Cooking oils, though an invaluable tool in the kitchen, can be quite hazardous. With easily attainable ignition temperatures, the oils can quickly ignite when left unchecked on the stove. The fast moving fires can quickly spread beyond the pot causing significant damage if not extinguished immediately.
“The best defense is diligence” said Deputy Chief William Walsh. “Never leave any food on the stove unattended” he continued. If you do have a cooking oil fire, the best defense is usually calling 911, covering the pot with a tight fitting lid and turning off the heat. Doing so deprives the fire of needed oxygen and also removes the heat lowering the oil below its ignition temperature. A fire extinguisher is also an important tool as long as you know how to use it.
Fire extinguishers vary in types and sizes. Some extinguishers are meant for use on very specific materials. Before you try to use a fire extinguisher, call 911 then ensure that it is rated for the type of fire you are trying to put out. Improper application of a fire extinguisher can result in making the fire worse and possible personal injury.
Most extinguishers designed for kitchens are designed to be discharged from up to 10 feet away from the fire. This distance keeps the user away from the fire and prevents the extinguishing agent from blasting the flaming oil out of the pan and all over the surroundings. Whenever there is any doubt about the capabilities to extinguish a fire, the best course of action is to get out and call 911.
Fore more tips on cooking and fire safety, see the Beverly Fire Department Web site at beverlyfire.org or the U.S. Fire Administration at USFA.DHS.GOV.
Beverly Police Sergeant Joe Shairs checks a child seat while Police Chief Mark Ray and Fire Chief Rick Pierce watch in the background
Child Passenger Safety Checkpoint
The Beverly Police and Fire Departments held a joint Child Passenger Safety Checkpoint on Saturday September 20. The event took place at the Memorial Building parking lot on Cabot St between 10 am and 1 pm.
Working together, Police Officers and Firefighters specially trained to install and check car seats gave 25 different caregivers a free inspection of their child’s seat. By the end of the day more than a half dozen seats were replaced and every parent that came in left with an education about transporting their children safely.
The checkpoint kicked off National Child Passenger Safety week and was partly sponsored by the Massachusetts Executive Office of Public Safety.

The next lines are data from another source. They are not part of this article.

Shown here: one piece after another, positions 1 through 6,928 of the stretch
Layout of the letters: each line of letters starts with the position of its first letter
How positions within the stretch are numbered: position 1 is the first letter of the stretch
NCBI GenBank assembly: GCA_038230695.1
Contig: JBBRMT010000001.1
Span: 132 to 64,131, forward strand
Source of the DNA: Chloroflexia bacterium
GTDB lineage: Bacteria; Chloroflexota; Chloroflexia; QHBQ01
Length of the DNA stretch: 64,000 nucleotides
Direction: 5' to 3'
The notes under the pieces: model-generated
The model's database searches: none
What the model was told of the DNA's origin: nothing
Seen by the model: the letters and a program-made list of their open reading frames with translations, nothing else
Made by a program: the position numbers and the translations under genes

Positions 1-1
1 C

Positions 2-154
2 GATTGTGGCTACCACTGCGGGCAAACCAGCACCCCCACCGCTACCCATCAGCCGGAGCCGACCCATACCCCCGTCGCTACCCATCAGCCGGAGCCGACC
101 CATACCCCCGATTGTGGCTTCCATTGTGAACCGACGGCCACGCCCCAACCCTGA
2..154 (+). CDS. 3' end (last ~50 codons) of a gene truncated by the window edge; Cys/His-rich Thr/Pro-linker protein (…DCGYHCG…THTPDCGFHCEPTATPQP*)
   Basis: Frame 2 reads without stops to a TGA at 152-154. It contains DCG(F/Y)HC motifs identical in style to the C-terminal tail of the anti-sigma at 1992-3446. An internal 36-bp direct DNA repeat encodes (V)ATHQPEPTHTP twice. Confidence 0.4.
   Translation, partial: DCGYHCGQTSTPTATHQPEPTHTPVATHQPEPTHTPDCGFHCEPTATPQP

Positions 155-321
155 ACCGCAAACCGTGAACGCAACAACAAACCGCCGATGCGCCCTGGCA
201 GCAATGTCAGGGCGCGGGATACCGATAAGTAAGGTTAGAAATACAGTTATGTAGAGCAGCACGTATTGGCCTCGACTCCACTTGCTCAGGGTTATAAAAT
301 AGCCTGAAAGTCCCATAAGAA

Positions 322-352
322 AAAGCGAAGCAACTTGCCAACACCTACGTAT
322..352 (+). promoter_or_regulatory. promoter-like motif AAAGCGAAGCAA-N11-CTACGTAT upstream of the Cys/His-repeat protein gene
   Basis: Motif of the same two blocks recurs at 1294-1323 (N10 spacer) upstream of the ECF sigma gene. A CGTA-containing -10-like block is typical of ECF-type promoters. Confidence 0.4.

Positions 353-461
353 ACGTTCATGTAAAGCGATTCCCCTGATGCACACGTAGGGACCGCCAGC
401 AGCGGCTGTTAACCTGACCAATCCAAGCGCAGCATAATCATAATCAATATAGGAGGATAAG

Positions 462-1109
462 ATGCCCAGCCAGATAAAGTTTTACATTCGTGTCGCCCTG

Burned remains of a vent fan and an oil filled pan remain after a cooking fire on Home St.
At 2245 on September 15, Engines 1, 4, Ladder 1 and Deputy Chief Paul Cotter were dispatched to 22 Home St. for a report of a house fire. Upon arrival, Deputy Cotter found an extinguished fire in the kitchen on the first floor of the home. It was determined that oil was left unattended heating on the stove top. The oil ignited sending flames up into a vent over the stove and around the vent to the cabinets. Occupants used a garden hose to knock down the fire. Damage was confined to the area of the stove, vent hood and cabinets above and adjacent to the stove.
At 2204 on Monday September 15, the Beverly Fire Department responded to the area of Porter St by Gills Park for an unknown type of problem in the river. Engine’s 1,4, Ladder 1, and Deputy Chief Paul Cotter initially responded. In the area, they found no immediate signs of a problem but were relayed reports that people were screaming in the water. Crews stood by until 2241 when the Beverly Police were able to determine that it was a police matter with no person remaining in the water.
The Beverly Fire Department responded to multiple motor vehicle accidents September 15
Motor Vehicle Accidents
The Beverly Fire Department responded to three motor vehicle accidents with personal injury on September 15. The most serious accident occurred on Route 128 north between exits 18 and 17 where a motorvehicle left the roadway leaving the operator with significant traumatic injuries. The woman was transported to Beverly Hospital by Northeast Regional Ambulance.The second accident occurred on a stretch of rt 128 north along the rest area after Brimbal Ave. One woman was transported from the scene with minor injuries. Later a third accident sent a woman to the hospital after a collision occurred on Hale St by Mingo Beach.
Wind blows the roof of the burned out bath house at Obear Park
Public Safety Hazard
The Beverly Fire Department responded to a report of a public safety hazard at Obear Park on Livingston Ave. When Deputy Chief Paul Cotter arrived, he found the sheet metal roof of the burned out bath house blowing in the fierce winds travelling down the river.
Deputy Cotter requested the help of Public Works and the Beverly Police at the scene. While Beverly Police and firefighters escorted onlookers from the scene, a backhoe was used to push the failing roof into the structure where it was no longer being blown by the wind.
The structure fell victim to a fire which had destroyed most of the wooden structure under the sheet metal roof. The lack of structure underneath allowed the wind to more easily lift up the sheet metal covering. Once the roof was forced into the building, the park was reopened.
At 0414 on September 13, the Beverly Fire Department responded for a report of a building fire at Cityside Diner, 275 Cabot St. When Deputy Chief William Petrosino arrived, he found a fire in a wall adjacent to a stove. Crews from Engine 1, Engine 4, and Ladder 1dug out and extinguished the fire which was climbing up the inside of the wall and making its way into the ceiling.
Crews worked for approximately 45 minutes extinguishing the fire and ensuring that there was no further extension. The fire was caused by heat from the cooktop that was conducted through a sheet metal wall covering to the combustible wall coverings underneath the sheet metal. The health department was notified and responded as is required when there is a fire in a restaurant.
No injuries were reported as a result of the fire.